“Recycling is a pain in the butt, to be honest,” Livingston Apartments resident Curtis Hadden said on a recent trash pickup day, while waiting for the school bus with his son amid a freezing wind. “I mean, it’s good and you should do it, I guess, but there’s too much sorting. This can go in there but not that, you know? I just like to get stuff out of my way in one can. My girl likes it, though, and my son, he does it all the time. He’s always getting on me, too, saying, ‘No, Dad, you can’t put it in there: It goes in the blue one.’”
Those and similar concerns helped derail a 2013 attempt to bring recycling to selected city public housing developments, which was soon overwhelmed by contaminated materials. But while Hadden apparently still has his doubts, another such program is showing more promising results so far.
The new effort, launched last Oct. 1, was designed to be more convenient for residents and to include significant educational and outreach components. And to date, the numbers show a nearly 23 percent drop in the total weight of solid waste collected in the pilot area since the program began, notes Amber Weaver, the city’s chief sustainability officer.
That’s “a rate of recycling similar to what the city as a whole is participating at,” says Dawn Chavez, executive director of Asheville GreenWorks. “That’s really exciting!”
Getting it right
The pilot program — a joint effort by the Asheville Housing Authority, its Residents Council, Asheville GreenWorks, various city agencies and other stakeholders — was rolled out last fall in the Livingston and Erskine-Walton developments. And while the prior attempt had simply installed big recycling bins next to the existing trash dumpsters without adequate public education, the new program gives participants access to the same kind of service that’s available to other city residents.
Funded by a grant from the N.C. Department of Environmental Quality, the current pilot enables residents of the targeted communities to recycle plastics Nos. 1-7, cardboard (including both boxes and cartons), glass, metal and all types of paper.
Together with $4,325 in city matching funds, the $21,625 grant covered the startup costs, enabling the Sanitation Department to buy small bins for individual apartment dwellers and large, wheeled carts for each building. By making recycling more convenient and showing residents how to reduce their household waste stream, the pilot project aims to divert 14 tons of recyclable solid waste from the landfill by June 30.
Asheville GreenWorks has taken the lead in community outreach, “so this pilot program will be as successful as possible,” notes Chavez. Those efforts have included several community meetings; a “recycling education vehicle” that the nonprofit drives to neighborhoods, schools and special events; door-to-door canvassing led by Community Engagement Coordinator Dewana Little; and a survey asking residents what kinds of recycling services they needed.
Having smaller bins for apartment dwellers and being able to include all recyclables in a single container, rather than having to sort them, says Weaver, “will greatly enhance their ability to recycle and reduce waste.”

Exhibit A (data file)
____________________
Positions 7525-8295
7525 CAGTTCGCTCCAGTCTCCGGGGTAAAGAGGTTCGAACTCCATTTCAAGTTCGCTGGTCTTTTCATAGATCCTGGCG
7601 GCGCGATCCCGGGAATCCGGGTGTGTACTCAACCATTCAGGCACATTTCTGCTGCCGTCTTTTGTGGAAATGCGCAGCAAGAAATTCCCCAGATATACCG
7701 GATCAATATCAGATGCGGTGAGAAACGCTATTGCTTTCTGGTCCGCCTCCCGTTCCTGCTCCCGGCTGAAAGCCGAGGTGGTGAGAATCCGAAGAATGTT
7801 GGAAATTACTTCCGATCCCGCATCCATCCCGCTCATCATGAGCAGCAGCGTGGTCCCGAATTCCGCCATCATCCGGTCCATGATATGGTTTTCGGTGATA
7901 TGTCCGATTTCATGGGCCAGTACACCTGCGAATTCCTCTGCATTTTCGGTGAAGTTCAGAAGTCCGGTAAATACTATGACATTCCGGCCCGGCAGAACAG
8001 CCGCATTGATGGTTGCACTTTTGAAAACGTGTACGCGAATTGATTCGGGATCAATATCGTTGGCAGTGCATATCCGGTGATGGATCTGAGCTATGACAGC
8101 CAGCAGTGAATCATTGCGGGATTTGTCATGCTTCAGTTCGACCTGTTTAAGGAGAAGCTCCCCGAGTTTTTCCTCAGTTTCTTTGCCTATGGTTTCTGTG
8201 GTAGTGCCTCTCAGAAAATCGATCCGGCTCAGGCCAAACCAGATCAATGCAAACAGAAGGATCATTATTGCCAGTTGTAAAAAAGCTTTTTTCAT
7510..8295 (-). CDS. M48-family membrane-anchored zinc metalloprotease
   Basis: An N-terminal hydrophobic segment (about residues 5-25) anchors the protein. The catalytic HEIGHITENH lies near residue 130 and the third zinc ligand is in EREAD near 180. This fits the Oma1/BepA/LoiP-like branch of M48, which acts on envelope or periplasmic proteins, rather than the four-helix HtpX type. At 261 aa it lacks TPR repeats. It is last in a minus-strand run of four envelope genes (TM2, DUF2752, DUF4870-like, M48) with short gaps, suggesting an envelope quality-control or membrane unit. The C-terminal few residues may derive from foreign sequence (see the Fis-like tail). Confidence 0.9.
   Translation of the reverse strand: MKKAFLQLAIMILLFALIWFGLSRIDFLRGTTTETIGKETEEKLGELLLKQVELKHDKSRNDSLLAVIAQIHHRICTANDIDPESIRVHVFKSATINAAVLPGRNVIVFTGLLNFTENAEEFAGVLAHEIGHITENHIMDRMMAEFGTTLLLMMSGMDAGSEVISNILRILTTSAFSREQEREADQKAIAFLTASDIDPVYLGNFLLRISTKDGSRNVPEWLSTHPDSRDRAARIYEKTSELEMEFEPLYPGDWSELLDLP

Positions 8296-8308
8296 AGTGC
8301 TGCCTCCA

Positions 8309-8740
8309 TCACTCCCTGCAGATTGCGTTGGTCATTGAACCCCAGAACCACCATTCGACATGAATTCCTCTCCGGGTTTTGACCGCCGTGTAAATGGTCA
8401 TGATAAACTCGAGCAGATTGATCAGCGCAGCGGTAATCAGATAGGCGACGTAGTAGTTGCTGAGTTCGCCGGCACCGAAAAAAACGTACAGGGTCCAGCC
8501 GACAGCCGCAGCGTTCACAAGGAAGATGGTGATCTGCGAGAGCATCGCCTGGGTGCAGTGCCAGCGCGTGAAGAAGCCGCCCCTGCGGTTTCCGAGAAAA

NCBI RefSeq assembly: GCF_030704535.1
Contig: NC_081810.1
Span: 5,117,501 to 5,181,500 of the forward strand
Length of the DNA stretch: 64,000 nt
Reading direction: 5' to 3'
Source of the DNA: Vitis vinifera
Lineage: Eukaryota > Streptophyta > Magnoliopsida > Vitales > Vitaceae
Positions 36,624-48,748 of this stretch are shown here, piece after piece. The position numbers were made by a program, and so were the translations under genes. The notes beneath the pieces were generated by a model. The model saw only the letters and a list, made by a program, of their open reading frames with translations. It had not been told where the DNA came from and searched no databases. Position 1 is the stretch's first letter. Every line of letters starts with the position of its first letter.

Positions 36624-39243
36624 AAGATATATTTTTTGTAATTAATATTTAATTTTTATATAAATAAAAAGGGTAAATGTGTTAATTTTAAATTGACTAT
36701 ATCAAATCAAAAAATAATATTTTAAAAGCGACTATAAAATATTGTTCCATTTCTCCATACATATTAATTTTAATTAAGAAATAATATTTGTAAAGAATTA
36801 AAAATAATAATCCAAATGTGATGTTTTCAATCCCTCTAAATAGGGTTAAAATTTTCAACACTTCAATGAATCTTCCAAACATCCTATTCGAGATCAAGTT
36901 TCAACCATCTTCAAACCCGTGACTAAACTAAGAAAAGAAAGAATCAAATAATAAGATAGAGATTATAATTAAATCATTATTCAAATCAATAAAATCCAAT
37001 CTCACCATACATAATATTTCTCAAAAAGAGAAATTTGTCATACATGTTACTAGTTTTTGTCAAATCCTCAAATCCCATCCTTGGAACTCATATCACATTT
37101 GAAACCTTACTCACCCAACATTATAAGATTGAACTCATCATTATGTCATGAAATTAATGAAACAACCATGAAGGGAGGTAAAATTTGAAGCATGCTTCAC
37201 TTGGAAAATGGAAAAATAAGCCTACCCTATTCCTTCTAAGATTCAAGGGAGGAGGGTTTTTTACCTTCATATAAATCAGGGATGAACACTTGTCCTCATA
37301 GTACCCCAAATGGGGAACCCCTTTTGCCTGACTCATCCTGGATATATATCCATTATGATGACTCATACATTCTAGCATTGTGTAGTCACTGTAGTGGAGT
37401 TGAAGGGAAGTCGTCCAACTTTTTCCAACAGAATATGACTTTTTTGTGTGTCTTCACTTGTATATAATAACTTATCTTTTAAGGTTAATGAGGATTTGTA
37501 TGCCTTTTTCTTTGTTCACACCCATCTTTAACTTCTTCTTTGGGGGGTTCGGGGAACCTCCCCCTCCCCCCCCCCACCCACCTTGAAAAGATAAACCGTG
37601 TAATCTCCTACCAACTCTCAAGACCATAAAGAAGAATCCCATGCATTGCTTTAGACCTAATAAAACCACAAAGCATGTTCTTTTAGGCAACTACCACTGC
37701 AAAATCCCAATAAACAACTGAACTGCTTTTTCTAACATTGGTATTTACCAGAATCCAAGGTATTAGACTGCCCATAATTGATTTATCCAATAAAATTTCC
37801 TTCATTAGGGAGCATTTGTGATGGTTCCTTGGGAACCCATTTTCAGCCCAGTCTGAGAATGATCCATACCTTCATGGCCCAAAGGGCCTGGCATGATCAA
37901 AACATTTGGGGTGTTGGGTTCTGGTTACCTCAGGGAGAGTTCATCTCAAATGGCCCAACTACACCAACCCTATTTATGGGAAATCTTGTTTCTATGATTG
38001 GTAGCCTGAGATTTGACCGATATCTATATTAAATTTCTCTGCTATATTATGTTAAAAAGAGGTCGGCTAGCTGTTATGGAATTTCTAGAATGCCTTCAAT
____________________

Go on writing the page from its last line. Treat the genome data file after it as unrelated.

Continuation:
To quantify the program’s results, the Sanitation Department weighed the amount of trash collected in the target communities last August and September, before recycling began. Since then, the department has periodically monitored and weighed both the trash and recyclables collected. Meanwhile, Curbside Management, Buncombe County’s primary recycling contractor, will monitor the recyclables for contamination and report possible sources to Sanitation. Although the sample size is limited at this point, it shows a 22.8 percent drop in the total weight of solid waste collected in the pilot communities on selected dates, compared with the control numbers.
The project is part of the city’s ambitious Zero Waste AVL program, which aims to cut the total weight of solid wastes going to the landfill by 50 percent by 2035. That’s when the Buncombe County Landfill is projected to reach full capacity. Adopted by City Council in 2010, the plan established a series of five-year benchmarks en route to the long-term goal.
And with the successful rollout of the “Big Blue” bins, a single-stream recycling program and the current pilot project, the program appears to be on track with the timeline set by City Council so far. The next big hurdle for Zero Waste AVL will be developing and implementing a pay-as-you-throw system that incentivizes recycling and encourages reducing the waste stream by treating trash the same as water, sewage or other utilities. At this writing, Council is still considering whether it should be a bag- or a cart-based system.
“The Office of Sustainability is quite pleased with the initial results of the program and its partners,” notes Weaver, and outreach and public education will continue “to gauge the needs of each individual community as the program grows.”
Meanwhile, other public housing developments want to know when they’ll be included. If the pilot is successful, the city will apply for another such grant this year to expand the program to other areas; eventually, the goal is to provide recycling service at all public housing communities.
And for Livingston resident Jared Pearce and his family, the pilot program has been a welcome addition to the community. “My wife and I have been asking for recycling in this neighborhood for over a year,” he reveals. “We love it, and we’re so glad it’s here. We found out, once we started, that we actually throw out one bag of house garbage every week: The rest goes to recycling.”